Rare bipartisan accord in gun debate: Fix holes in the mental health system
- Article by: JEREMY W. PETERS
- New York Times
- April 12, 2013 - 8:04 PM
WASHINGTON – In the days after the Newtown, Conn., massacre, the one thing opponents and advocates of gun control agreed on was the need to address deficiencies in the mental health system so that killers like Adam Lanza would stop slipping through the cracks.
Since then, however, with Congress consumed by issues like background checks and a ban on assault weapons, there has been comparatively little focus on how the U.S. society deals with mentally ill people.
But quietly, lawmakers have been working on several plans that would lead to some of the most significant advancements in treating mental illness in years, proponents said. All stand a good chance of being in the final gun-control bill the Senate is now taking up.
The legislation would, among other things, finance the construction of more community mental health centers, provide grants to train teachers to spot early signs of mental illness and make more Medicaid dollars available for mental health care. There would be suicide prevention initiatives and support for children who have faced trauma. The sponsors of one of the bills estimated that an additional 1.5 million people with mental illness would be treated each year.
The issue is one of the more distinguishing — and unnoticed — aspects of the gun-control debate, which has been stymied by partisan squabbling.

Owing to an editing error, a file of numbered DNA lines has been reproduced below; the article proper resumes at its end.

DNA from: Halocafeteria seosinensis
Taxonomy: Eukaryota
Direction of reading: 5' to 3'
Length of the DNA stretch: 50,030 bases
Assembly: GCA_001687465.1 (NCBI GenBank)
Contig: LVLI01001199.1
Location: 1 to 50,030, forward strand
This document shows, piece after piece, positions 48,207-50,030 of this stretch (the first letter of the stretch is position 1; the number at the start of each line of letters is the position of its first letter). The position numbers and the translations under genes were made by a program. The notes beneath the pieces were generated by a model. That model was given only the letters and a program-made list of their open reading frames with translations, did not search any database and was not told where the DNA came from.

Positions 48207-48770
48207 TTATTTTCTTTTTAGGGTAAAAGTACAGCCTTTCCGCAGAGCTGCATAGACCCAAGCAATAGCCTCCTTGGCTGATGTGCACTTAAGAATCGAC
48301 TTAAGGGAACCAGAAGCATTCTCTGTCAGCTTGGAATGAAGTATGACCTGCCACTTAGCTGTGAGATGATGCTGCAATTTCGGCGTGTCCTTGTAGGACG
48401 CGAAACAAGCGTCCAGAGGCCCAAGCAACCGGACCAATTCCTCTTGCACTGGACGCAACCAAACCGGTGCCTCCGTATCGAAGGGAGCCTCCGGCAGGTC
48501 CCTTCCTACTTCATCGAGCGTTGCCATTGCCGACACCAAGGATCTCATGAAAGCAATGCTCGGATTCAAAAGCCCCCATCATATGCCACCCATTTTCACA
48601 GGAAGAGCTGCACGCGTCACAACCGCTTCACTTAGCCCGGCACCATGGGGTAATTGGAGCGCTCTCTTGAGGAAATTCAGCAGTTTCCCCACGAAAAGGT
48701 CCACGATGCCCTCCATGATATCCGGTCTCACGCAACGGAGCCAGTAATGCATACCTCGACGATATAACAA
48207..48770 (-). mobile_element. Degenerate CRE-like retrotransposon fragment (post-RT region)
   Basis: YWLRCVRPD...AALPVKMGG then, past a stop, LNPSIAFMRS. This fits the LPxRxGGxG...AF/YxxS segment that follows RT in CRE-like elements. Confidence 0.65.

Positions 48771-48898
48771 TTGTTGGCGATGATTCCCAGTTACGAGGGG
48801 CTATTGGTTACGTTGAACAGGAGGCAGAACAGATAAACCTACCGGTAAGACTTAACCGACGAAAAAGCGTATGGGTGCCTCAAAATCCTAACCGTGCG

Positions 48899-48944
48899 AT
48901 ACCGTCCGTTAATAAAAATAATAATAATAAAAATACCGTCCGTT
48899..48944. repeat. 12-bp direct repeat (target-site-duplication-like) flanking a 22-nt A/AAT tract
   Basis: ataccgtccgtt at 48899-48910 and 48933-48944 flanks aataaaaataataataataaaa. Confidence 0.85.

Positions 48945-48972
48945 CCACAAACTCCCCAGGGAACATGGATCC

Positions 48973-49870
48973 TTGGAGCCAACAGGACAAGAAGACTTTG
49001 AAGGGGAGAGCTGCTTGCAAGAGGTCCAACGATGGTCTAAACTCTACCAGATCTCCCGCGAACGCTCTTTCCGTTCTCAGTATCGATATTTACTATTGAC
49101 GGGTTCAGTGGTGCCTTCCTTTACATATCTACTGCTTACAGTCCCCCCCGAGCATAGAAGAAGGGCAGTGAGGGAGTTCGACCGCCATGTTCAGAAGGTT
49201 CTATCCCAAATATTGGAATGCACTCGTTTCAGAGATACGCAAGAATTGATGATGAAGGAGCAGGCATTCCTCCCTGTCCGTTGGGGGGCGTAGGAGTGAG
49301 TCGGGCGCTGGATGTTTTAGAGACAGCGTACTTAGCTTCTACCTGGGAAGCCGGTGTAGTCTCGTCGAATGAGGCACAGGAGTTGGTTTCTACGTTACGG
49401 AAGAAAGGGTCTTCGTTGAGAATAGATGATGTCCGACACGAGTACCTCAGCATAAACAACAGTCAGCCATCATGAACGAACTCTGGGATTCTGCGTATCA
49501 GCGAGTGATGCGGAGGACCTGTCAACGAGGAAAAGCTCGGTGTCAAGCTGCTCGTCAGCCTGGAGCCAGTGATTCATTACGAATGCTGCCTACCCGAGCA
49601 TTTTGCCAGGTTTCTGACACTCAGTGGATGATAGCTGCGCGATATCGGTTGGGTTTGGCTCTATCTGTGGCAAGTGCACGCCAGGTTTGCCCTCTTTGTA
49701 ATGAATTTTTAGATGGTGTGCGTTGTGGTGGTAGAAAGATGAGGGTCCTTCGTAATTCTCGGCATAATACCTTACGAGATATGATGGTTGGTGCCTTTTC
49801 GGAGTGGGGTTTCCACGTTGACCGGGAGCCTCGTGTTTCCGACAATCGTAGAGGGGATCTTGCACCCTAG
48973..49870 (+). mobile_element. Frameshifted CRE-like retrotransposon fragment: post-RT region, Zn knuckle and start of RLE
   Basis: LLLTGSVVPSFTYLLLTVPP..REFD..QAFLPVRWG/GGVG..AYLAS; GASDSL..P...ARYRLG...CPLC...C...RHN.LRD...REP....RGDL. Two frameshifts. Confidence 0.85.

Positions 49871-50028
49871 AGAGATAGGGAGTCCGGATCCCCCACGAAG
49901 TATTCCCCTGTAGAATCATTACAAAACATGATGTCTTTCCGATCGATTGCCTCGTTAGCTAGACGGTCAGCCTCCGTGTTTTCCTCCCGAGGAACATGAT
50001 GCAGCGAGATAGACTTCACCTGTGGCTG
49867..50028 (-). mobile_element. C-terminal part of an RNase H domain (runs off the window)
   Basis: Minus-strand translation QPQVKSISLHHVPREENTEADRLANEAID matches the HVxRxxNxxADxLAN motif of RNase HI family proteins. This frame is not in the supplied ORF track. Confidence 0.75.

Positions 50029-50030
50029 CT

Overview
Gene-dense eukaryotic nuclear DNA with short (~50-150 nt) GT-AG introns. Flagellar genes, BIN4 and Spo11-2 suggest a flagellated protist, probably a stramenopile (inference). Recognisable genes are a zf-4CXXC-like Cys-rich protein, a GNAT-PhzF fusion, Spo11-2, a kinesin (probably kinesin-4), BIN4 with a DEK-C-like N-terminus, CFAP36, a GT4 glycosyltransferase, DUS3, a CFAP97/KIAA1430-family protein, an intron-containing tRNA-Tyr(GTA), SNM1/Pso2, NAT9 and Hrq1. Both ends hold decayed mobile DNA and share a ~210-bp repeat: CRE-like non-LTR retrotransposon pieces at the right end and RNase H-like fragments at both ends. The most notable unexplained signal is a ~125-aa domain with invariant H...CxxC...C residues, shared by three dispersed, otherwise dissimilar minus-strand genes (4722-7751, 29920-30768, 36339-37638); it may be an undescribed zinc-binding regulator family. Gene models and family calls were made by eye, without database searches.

Unlike other initiatives that the Senate is likely to vote on — expanded background checks, a restriction on high-capacity ammunition magazines and a ban on certain semiautomatic weapons — mental health unites lawmakers Republican and Democrat, urban and rural, even those with safe seats vs. those who may face competitive races.
One bill, sponsored by Sen. Debbie Stabenow, D-Mich., has been joined by some of the Senate’s most conservative members who are strongly backed by the National Rifle Association, including Marco Rubio of Florida and Roy Blunt of Missouri, both Republicans.
Another bill, which has the support of Sen. Tom Harkin, D-Iowa, and Sen. Lamar Alexander, R-Tenn., unanimously passed a Senate committee this week, something that could hardly be said about any of the gun legislation.
“This is a place where people can come together,” Stabenow said. “As we’ve listened to people on all sides of the gun debate, they’ve all talked about the fact that we need to address mental health treatment. And that’s what this does.”
Indeed, some Republicans have used mental health care as a political refuge while pressure to act on gun laws built. John Cornyn of Texas, the No. 2 Senate Republican, who has not wavered in his opposition to tighter gun laws, met with families of Newtown victims but said he came away believing they wanted to attack mental health problems above all else.
“This is actually something we can and should do something about,” Cornyn said.
A major reason proponents of this legislation see it as so significant is that unlike background checks or weapons bans, properly treating mental illness can prevent problems before a potential killer ever tries to buy a gun. Advocates for better mental health services said that many of them were initially uneasy about seizing on an event as tragic as the school shootings. But they came to believe that it was the best opportunity for real change, and that they might not get another one for a while.
“This is our moment,” said Linda Rosenberg, the president of the National Council for Community Behavioral Healthcare. “I hate the connection between gun violence and the need for better mental health care, but sometimes you have to take what you can get.”
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